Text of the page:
Knowing that a loved one is to die soon is not easy. It may seem as though the forewarning might relieve some of your grief, yet it remains a distressing situation. Your emotions are going to struggle with coming to terms with your future grief in many different ways. And as soon as you figure out how you feel about one emotion, another one will appear.
Until the event itself, you’re just not going to have an accurate picture of how you will feel when faced with the loss.
While the loss of a loved one usually causes sadness because of the loss of both the person and that part of you that existed because of them, gradual momentum towards an expected death adds anticipatory grief and mourning.
The anticipation of grief will wear you down fast. The constant awareness and focus on your loved one mean your nervous system will be on high alert for a longer period of time than is healthy.
Turn the anticipation from an unhealthy activity into a healthy one by discussing what’s going to happen with the person you are about to lose. Don’t shy away from the topic. They are about to go away forever and may be keener than you’d expect, to talk about what’s about to happen, share stories they want to keep alive, pass on any wisdom or personal effects. They may just want to talk about it so that they can try to understand what’s about to happen for themselves and feel some comfort from talking it out with you.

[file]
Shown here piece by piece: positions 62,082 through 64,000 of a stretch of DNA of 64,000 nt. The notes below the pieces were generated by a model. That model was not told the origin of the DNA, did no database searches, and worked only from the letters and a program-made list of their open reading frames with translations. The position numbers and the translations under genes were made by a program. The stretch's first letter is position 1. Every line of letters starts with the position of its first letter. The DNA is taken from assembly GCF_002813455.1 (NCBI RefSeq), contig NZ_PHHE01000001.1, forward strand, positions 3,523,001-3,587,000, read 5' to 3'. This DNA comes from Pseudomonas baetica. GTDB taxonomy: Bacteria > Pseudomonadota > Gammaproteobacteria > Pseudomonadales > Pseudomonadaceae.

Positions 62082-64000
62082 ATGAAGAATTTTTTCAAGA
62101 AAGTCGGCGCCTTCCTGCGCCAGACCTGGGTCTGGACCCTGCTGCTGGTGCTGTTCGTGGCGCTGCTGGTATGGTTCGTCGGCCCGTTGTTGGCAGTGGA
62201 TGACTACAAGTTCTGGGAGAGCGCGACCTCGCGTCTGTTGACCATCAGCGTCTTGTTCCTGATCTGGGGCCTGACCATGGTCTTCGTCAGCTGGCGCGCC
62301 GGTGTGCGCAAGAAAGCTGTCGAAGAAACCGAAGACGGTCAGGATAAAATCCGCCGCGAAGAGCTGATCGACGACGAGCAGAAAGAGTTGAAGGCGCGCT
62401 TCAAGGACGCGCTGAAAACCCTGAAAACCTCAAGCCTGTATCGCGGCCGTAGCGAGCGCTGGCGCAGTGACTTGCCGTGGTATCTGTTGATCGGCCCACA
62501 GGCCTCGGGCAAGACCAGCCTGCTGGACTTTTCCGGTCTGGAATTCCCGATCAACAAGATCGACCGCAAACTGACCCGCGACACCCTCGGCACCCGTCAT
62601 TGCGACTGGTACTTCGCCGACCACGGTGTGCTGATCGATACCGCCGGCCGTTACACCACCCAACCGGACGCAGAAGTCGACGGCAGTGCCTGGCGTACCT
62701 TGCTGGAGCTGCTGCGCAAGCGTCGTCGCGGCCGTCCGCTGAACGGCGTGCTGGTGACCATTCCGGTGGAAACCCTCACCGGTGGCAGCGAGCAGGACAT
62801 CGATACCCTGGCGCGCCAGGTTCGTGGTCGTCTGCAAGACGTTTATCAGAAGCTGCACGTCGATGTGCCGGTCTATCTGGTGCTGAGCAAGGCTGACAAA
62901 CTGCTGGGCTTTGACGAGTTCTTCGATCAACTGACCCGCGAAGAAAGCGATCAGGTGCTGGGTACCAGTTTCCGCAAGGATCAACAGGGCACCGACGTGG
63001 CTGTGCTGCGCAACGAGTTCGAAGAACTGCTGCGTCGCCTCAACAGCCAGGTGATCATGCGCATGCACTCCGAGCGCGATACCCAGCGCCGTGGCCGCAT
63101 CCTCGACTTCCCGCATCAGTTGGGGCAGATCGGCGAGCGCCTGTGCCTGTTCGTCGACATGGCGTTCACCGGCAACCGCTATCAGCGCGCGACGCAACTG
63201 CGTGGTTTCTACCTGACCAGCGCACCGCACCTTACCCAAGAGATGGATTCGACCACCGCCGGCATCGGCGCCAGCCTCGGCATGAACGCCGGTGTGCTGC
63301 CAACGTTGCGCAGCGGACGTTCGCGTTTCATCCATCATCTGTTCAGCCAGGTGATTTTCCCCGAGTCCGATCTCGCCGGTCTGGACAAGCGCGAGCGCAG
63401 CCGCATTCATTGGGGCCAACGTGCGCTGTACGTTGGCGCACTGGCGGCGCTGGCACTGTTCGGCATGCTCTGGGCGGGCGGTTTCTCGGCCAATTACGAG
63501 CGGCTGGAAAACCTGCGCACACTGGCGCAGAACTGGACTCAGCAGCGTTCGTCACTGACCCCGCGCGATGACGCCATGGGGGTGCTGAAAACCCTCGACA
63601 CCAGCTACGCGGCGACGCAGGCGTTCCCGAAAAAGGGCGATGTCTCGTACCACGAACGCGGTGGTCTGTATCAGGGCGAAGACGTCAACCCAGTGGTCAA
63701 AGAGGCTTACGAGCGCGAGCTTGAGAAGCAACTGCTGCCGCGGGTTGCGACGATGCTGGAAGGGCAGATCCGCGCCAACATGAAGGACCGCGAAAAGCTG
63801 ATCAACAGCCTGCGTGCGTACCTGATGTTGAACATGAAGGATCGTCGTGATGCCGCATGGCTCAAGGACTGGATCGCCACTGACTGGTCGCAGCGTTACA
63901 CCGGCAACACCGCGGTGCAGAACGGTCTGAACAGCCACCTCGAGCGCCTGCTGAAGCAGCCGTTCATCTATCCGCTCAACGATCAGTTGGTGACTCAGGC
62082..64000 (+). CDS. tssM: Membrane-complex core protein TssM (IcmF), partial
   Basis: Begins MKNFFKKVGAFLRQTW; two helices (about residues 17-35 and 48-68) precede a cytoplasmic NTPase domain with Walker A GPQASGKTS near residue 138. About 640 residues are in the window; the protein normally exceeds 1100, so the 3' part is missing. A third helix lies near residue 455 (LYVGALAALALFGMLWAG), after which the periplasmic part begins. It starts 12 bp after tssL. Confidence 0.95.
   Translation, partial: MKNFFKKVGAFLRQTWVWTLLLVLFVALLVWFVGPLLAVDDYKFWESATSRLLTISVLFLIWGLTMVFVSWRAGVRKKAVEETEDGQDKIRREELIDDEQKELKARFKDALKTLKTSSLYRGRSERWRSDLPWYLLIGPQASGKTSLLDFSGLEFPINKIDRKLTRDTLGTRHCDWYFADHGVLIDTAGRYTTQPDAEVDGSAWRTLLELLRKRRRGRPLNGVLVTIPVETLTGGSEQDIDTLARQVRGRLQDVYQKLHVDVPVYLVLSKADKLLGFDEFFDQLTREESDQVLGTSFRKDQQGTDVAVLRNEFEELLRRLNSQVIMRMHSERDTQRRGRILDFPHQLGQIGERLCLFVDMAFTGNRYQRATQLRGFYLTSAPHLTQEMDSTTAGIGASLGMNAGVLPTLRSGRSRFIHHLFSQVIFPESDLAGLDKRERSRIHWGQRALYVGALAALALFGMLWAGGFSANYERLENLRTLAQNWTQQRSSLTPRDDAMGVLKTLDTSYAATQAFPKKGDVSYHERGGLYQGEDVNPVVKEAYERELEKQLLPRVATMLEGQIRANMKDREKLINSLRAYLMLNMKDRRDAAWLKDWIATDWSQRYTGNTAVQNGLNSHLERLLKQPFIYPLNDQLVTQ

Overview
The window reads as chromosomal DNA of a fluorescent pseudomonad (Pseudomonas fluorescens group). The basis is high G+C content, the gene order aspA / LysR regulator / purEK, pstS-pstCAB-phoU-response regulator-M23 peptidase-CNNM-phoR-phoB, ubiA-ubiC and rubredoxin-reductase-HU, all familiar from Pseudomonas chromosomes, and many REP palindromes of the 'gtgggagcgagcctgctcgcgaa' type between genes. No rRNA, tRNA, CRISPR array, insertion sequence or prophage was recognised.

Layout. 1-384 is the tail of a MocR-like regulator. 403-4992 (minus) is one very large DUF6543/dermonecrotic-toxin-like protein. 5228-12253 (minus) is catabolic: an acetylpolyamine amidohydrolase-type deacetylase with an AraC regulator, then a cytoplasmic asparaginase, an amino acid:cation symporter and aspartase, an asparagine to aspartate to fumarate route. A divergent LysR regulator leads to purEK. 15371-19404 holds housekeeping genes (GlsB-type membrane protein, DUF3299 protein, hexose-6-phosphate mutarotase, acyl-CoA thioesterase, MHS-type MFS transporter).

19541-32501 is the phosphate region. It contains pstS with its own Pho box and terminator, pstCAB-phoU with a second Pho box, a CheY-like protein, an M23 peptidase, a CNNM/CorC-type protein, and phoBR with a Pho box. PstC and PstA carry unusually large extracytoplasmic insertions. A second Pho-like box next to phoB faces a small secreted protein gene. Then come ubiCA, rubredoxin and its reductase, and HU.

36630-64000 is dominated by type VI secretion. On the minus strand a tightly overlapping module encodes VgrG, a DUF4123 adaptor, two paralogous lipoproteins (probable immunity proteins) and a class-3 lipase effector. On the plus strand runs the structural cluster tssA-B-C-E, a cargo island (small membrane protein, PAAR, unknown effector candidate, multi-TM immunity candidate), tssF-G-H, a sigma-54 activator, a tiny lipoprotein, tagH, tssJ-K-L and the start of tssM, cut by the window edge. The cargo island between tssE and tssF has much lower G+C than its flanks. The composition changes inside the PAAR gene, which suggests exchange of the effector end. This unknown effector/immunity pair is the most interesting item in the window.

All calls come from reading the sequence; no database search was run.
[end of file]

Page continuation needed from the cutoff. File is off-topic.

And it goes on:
Remember, that at this time, it’s all about them, not you. They are experiencing something unique and scary. You may never get to understand how scary.
Do your best to look out for ways you can take over your loved one’s responsibilities so that they can see how their absence is not going to negatively affect others when you step in for them.
Understand that grief is not a linear process. You may feel as if having moved through some stages of grief during the anticipatory period, you should then quickly progress through the rest after the funeral ceremony. That will not be so. You will revisit this period of time and question what’s happening, and how you handled the situation.
You may feel you didn’t do enough because acceptance takes longer than when a person dies unexpectedly. After all, they’re there in front of you. Don’t accept self-imposed guilt in any form. Just accept that you were spared the self-doubt of things unsaid or arguments unresolved that might have otherwise been the legacy.